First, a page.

Watergate revealed that multinational corporations, including some of the most prestigious American brands, had been making bribes to politicians not only at home but in foreign countries.

9. The Great Stink

Laurie Penny | Longreads | February 2018 | 17 minutes (4270 words)

It’s time for men to stop worrying about who they are, and start thinking about what they do.

10. The Death Row Book Club

Anthony Ray Hinton | The Sun Does Shine | St. Martin’s Press | March 2018 | 14 minutes (3,745 words)

When Anthony Ray Hinton was sentenced to death for two murders he didn’t commit, he used his time to create a book club for death row inmates.

11. The Masterless People: Pirates, Maroons, and the Struggle to Live Free

Joseph Kelly | an excerpt adapted from Marooned: Jamestown, Shipwreck, and a New History of America’s Origins | Bloomsbury | October 2018 | 16 minutes (4,192 words)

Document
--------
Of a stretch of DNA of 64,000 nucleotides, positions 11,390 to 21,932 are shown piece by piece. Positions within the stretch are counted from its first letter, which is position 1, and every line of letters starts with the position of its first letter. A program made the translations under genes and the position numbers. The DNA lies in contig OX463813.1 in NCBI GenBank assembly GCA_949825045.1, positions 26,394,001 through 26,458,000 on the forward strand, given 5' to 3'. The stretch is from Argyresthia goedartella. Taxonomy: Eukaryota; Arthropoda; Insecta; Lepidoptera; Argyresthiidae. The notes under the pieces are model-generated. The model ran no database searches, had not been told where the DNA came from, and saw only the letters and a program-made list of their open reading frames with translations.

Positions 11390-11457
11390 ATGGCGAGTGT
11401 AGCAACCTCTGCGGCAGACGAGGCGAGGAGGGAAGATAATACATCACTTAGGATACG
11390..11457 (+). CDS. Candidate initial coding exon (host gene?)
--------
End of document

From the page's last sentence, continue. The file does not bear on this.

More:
In the “bizarre and horrifying world” of the early modern Caribbean, maroons and pirates both prized their freedom above all else. And sometimes they worked together to safeguard it.

12. The Great Online School Scam

Noliwe Rooks | Excerpt from Cutting School: Privatization, Segregation, and the End of Public Education | The New Press | September 2017 | 18 minutes (5,064 words)

Students are performing worse than ever, but private companies are making millions.

13. The Billionaire Philanthropist

Jacob Silverman | Longreads | March 2018 | 9 minutes (2,268 words)

It’s American tradition for CEOs to stockpile their wealth, avoid taxes, and participate in the theater of giving. Will Jeff Bezos make it scale?